|ARA Nueve de Julio (1892)|
|Name:||Nueve de Julio|
|Length:||354 ft (107.9 m)|
|Beam:||44 ft (13.4 m)|
|Draft:||16 ft 6 in (5.03 m)|
|Propulsion:||2-shaft VTE, 14,500 ihp (10,800 kW), 8 cylindrical boilers, 350 to 750 tons coal|
|Speed:||22.25 knots (25.60 mph; 41.21 km/h)|
• 4 × 6 in (150 mm) QF guns
|Armour:||protected deck 4.5-3.5 in. slopes, 3.5-1.75 in. flat areas; glacis over engines 5 in., shields 2 in., CT 4 in.|
Nueve de Julio was a protected cruiser of the Argentine Navy. Nueve de Julio was designed by Philip Watts and was one of a series of fast protected cruisers built by Armstrong (Elswick, England) for export. The ship was a second-class protected cruiser with quick-firing guns, in contrast to Argentina’s previous “Elswick” ship Veinticinco de Mayo which on a similar size hull mounted 8.2in main guns. Nueve de Julio was therefore similar to its predecessor Piemonte built for Italy, the first cruiser with an all-quick firing armament, and the following Elswick cruiser Yoshino built for Japan, which was the fastest ship in the First Sino-Japanese War and performed well in action. Nueve de Julio had a double bottom except in the boiler and engine rooms (where the hull was not deep enough) and the protective deck had a raised glacis over the engines. Originally the torpedo tubes would have been 14 in., the substitution of the larger type delayed construction. Argentina and its rival Chile purchased a series of cruisers in a local naval arms race from the 1890s to 1902, in which Armstrong of Elswick sold ships to both sides, and Brazil too. Fortunately, there was never a conflict (geography would have made it difficult for either side to sustain a naval campaign along the opposing coastline beyond the tip of South America, or for that matter launch a land war across the mountains) and the warships were eventually retired and scrapped (Nueve de Julio in 1930).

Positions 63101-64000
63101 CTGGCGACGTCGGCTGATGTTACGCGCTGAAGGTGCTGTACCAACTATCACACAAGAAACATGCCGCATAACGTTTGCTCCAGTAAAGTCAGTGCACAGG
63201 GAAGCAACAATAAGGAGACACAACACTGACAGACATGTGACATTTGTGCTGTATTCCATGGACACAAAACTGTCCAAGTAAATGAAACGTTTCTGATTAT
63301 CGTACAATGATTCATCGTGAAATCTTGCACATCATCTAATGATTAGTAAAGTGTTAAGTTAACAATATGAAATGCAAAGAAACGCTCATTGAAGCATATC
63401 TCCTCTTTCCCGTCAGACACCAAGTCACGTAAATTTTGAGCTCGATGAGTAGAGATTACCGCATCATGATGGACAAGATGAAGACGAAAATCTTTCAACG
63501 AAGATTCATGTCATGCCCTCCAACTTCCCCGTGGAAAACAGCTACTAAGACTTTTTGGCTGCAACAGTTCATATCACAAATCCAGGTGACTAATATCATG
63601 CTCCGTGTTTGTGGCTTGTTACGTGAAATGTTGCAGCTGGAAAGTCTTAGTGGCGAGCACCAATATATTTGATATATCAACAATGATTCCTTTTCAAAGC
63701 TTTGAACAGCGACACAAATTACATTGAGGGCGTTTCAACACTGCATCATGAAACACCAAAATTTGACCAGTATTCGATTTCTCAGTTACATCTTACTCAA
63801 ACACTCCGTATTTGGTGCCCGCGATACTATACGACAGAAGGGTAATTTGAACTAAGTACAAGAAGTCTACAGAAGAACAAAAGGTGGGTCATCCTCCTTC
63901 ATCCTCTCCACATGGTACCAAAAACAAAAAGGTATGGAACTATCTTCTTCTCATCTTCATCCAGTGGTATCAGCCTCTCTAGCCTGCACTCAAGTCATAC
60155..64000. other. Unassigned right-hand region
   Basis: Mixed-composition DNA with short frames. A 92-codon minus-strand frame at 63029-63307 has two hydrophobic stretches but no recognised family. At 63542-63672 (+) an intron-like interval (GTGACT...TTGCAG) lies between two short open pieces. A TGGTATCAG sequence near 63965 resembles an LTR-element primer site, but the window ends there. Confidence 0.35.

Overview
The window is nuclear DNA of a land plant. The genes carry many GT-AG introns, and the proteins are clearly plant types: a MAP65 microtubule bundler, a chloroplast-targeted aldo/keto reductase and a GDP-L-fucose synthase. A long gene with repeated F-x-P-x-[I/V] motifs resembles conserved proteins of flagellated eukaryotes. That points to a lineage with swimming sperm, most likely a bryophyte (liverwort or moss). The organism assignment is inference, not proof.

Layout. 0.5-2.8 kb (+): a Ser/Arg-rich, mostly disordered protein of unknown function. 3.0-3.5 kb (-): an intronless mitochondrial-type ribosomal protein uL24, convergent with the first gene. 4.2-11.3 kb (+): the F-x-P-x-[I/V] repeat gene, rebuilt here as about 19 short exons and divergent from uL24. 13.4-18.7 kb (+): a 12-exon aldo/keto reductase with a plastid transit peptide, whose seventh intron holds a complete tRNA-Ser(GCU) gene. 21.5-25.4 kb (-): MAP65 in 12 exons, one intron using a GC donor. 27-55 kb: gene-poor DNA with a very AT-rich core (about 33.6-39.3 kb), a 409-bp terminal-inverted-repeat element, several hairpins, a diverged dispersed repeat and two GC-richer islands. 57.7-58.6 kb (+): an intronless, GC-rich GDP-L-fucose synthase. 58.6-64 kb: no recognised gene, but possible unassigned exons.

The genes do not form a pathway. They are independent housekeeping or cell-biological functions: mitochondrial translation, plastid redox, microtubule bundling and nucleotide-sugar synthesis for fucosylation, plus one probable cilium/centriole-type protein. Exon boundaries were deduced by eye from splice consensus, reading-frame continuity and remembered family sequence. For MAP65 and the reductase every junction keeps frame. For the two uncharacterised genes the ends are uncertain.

- Gardiner, Robert, ed (1979). Conway's All the World's Fighting Ships 1860—1905. New York: Mayflower Books. ISBN 0-8317-0302-4.
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